Berkshire Hathaway (NYSE:BRK-A)(NYSE:BRK-B) and Warren Buffett grab headlines, but it turns out investors may be missing one critical reality that should provide reason for optimism surrounding the investment.
The business composition
All too often discussion of Warren Buffett's Berkshire Hathaway surrounds the stocks the company invests in, and little information is given to its core business operations. Yet it's vital to remember Berkshire Hathaway has operations across a variety of sectors and industries in addition to the investment income that generates earnings for shareholders.
In fact, a quick glance at the earnings from its various business segments reveals just how diverse it is:
Of course the $4.3 billion seen from the investment and derivative gains and losses is eye-opening. But it's critical to know, as Buffett himself says, "we believe that investment and derivatives gains/losses are often meaningless in terms of understanding our reported results or evaluating our economic performance," because the section is the result of the redemption or sale of various assets. In fact, in 2011 Berkshire reported a loss of $521 million as a result of derivative contacts, showing how wildly the income can swing.
The key business
With that in mind, one of the fascinating things about Berkshire Hathaway is just how reliant it is on its insurance operations. In fact the combined income from insurance -- both the underwriting and investment income -- represents roughly 30% of total income. And while that may not come as a surprise, it is surprising just how strong of a year it had in 2013.
Pre-tax profit from the insurance group rose from $6.1 billion in 2012 to $7.8 billion in 2013, representing a gain of nearly 30%. But what is even more remarkable than that is the fact its investment income -- which represents more than 60% of total insurance income -- was up by only 6%, or $250 million.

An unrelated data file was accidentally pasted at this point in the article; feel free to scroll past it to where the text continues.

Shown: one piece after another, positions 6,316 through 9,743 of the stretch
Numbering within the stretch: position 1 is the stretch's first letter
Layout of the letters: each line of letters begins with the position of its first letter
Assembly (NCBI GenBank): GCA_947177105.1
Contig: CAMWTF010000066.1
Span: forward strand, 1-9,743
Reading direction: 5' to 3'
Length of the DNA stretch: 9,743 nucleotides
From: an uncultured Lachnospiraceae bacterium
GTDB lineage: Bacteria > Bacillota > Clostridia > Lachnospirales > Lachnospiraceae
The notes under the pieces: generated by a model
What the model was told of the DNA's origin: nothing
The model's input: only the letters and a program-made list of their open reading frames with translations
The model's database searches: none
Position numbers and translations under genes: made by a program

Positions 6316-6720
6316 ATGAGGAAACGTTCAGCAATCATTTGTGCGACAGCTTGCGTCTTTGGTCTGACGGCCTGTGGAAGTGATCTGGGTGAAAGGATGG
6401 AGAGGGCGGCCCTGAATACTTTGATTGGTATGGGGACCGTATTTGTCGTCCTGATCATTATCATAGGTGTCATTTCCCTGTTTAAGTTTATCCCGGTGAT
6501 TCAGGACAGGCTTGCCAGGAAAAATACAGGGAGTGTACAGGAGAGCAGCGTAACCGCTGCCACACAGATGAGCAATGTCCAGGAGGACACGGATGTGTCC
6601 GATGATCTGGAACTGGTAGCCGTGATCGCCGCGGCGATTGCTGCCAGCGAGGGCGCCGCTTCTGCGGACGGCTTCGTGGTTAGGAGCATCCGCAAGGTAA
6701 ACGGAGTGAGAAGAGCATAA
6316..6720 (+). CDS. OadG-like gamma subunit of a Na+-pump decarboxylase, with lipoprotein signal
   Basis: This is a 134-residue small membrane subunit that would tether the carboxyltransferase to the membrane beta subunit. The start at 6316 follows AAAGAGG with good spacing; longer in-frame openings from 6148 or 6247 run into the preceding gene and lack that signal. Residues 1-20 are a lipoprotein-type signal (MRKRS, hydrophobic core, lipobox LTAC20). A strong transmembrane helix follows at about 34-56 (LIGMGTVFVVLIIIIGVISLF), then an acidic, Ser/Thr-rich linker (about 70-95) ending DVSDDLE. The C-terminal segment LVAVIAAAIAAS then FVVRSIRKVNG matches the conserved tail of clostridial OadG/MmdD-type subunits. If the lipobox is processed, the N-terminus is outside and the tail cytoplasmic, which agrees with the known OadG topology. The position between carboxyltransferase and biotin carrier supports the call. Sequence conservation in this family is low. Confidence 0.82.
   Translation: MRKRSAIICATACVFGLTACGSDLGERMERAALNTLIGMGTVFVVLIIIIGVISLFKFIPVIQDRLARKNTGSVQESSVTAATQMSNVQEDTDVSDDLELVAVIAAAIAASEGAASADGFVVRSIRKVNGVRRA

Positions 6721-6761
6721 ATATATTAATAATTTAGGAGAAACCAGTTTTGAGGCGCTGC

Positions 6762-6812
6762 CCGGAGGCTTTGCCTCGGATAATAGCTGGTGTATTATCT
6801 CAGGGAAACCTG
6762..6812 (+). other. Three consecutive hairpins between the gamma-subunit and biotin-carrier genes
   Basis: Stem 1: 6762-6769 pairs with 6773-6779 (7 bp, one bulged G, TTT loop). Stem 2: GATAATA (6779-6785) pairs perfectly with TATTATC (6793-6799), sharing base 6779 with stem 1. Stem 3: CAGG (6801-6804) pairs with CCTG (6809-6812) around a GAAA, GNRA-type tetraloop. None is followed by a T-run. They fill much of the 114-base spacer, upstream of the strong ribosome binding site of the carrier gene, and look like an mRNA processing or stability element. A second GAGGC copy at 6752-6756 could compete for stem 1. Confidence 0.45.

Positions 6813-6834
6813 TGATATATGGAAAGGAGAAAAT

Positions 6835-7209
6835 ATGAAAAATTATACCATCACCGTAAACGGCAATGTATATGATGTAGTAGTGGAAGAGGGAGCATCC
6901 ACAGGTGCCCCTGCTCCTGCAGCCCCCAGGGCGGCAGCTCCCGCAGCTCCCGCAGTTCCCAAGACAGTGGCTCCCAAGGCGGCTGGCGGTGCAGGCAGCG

Instead of the gains coming from its investments -- which garner the headline attention -- they arose from its core insurance operations. The underwriting income nearly doubled, moving from $1.6 billion in 2012 to $3.1 billion in 2013, thanks to a remarkable rebound from its Reinsurance group and strong results from GEICO:
Yet it isn't simply earnings that have risen, but also revenues, which rose by 6% in total. However, that gain was driven almost entirely by the 11% revenue growth seen from GEICO.
And this remarkable growth in both revenue and income is also under-girded by the fact that its float -- the difference between insurance premiums collected versus those paid out in claims, which it ultimately invests -- has grown from $28 billion in 2000 to $77 billion in 2013.
All of this is to say that 2013 was a tremendous year for the largest singular line of business at Berkshire Hathaway.
The Foolish bottom line
During a 2012 interview Buffett said:
When insurance is good, it's terrific, and it's been good this year.
When you consider 2013 marked a year in which its core insurance operations saw income nearly double, one has to believe it moved from being terrific and good to perhaps astounding and terrific. This will delight not only Buffett, but the Berkshire Hathaway shareholders as well.